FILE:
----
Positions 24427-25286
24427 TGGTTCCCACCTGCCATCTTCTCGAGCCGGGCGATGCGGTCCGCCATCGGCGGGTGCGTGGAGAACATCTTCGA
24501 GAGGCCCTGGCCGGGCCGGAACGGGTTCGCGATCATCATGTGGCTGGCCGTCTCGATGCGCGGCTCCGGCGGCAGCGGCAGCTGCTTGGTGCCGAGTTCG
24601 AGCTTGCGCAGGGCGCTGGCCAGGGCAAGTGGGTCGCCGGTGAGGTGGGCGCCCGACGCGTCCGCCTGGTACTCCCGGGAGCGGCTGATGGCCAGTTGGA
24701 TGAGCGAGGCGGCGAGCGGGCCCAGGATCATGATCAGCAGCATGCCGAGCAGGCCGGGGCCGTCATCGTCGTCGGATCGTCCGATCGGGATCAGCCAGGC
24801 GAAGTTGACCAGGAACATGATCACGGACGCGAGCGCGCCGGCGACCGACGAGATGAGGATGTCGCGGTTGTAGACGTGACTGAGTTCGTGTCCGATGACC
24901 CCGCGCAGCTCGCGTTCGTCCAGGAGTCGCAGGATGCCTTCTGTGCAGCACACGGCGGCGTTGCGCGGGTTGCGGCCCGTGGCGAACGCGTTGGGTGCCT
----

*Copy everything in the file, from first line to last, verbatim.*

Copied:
Positions 24427-25286
24427 TGGTTCCCACCTGCCATCTTCTCGAGCCGGGCGATGCGGTCCGCCATCGGCGGGTGCGTGGAGAACATCTTCGA
24501 GAGGCCCTGGCCGGGCCGGAACGGGTTCGCGATCATCATGTGGCTGGCCGTCTCGATGCGCGGCTCCGGCGGCAGCGGCAGCTGCTTGGTGCCGAGTTCG
24601 AGCTTGCGCAGGGCGCTGGCCAGGGCAAGTGGGTCGCCGGTGAGGTGGGCGCCCGACGCGTCCGCCTGGTACTCCCGGGAGCGGCTGATGGCCAGTTGGA
24701 TGAGCGAGGCGGCGAGCGGGCCCAGGATCATGATCAGCAGCATGCCGAGCAGGCCGGGGCCGTCATCGTCGTCGGATCGTCCGATCGGGATCAGCCAGGC
24801 GAAGTTGACCAGGAACATGATCACGGACGCGAGCGCGCCGGCGACCGACGAGATGAGGATGTCGCGGTTGTAGACGTGACTGAGTTCGTGTCCGATGACC
24901 CCGCGCAGCTCGCGTTCGTCCAGGAGTCGCAGGATGCCTTCTGTGCAGCACACGGCGGCGTTGCGCGGGTTGCGGCCCGTGGCGAACGCGTTGGGTGCCT